Mathematics Stack Exchange is a question and answer site for people studying math at any level and professionals in related fields. It's 100% free, no registration required.

Sign up
Here's how it works:
  1. Anybody can ask a question
  2. Anybody can answer
  3. The best answers are voted up and rise to the top

I couldn't find it on Google. I know that $L^1_{\text{loc}}(\mathbb{R}^n) $ is the space of locally integrable functions, but what about $L^\infty_{\text{loc}}(\mathbb{R}^n) $?

Thanks a lot!

share|cite|improve this question
$f \in L^{\infty}_{\mathrm{loc}}(\mathbb{R}^n)$ if, for every compact set $K \subset \mathbb{R}^n$, $f \in L^{\infty}(K)$. – Christopher A. Wong Nov 21 '12 at 2:53
Thanks Christopher! – Peter Valk Nov 21 '12 at 3:02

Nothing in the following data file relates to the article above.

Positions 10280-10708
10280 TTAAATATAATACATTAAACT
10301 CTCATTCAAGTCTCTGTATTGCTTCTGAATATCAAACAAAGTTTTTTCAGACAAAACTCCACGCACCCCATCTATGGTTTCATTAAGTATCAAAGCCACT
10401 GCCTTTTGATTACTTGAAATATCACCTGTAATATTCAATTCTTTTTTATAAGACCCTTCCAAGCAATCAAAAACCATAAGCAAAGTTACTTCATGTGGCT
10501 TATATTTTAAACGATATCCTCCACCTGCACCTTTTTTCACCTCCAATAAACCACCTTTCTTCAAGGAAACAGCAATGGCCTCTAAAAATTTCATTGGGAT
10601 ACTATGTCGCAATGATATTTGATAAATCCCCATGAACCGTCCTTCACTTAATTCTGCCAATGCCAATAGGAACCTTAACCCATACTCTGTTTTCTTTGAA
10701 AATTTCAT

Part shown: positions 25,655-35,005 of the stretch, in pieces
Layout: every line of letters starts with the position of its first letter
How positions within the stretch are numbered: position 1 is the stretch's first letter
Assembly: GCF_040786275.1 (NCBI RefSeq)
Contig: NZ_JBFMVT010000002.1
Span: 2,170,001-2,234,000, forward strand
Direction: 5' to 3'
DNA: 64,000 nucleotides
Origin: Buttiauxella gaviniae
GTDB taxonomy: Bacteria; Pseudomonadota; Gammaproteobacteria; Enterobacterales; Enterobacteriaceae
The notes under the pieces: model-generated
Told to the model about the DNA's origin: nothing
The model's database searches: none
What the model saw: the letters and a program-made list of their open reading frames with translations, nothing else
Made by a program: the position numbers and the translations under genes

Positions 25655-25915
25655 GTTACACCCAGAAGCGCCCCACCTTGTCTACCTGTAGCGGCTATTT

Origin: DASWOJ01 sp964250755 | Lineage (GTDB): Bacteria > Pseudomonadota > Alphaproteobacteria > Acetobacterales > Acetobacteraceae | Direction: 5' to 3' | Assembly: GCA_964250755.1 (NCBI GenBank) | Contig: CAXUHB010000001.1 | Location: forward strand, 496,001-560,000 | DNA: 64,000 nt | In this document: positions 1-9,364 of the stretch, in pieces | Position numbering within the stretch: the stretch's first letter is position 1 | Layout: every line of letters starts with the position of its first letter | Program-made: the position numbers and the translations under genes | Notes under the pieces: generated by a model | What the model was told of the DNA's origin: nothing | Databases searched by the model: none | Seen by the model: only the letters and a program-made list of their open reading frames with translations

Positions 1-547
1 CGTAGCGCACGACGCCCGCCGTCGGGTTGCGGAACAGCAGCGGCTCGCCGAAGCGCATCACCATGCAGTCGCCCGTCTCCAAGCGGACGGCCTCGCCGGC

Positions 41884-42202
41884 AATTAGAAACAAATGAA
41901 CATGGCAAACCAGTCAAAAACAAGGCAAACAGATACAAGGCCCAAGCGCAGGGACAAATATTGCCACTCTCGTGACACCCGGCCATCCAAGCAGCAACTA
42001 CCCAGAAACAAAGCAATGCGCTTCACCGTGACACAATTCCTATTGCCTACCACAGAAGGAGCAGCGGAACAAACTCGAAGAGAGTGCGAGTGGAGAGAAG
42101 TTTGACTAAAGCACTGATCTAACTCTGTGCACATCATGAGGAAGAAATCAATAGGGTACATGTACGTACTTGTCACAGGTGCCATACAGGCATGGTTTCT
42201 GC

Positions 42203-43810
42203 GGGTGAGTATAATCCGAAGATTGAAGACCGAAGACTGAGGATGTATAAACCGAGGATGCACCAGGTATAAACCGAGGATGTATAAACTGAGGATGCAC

up vote 1 down vote accepted

In general, $f\in L^p_{\text{loc}}(\mathbb{R}^n)$ if for every compact $K\subset\mathbb{R}^n$, $f\chi_K\in L^p(\mathbb{R}^n)$ where $\chi_K$ denotes the indicator function of $K$.

share|cite|improve this answer
Thank you very much icurays1! – Peter Valk Nov 21 '12 at 3:02
Note the minor edit - $f\vert_K$ didn't quite make sense in this context. – icurays1 Nov 21 '12 at 3:03

Your Answer


By posting your answer, you agree to the privacy policy and terms of service.

Not the answer you're looking for? Browse other questions tagged or ask your own question.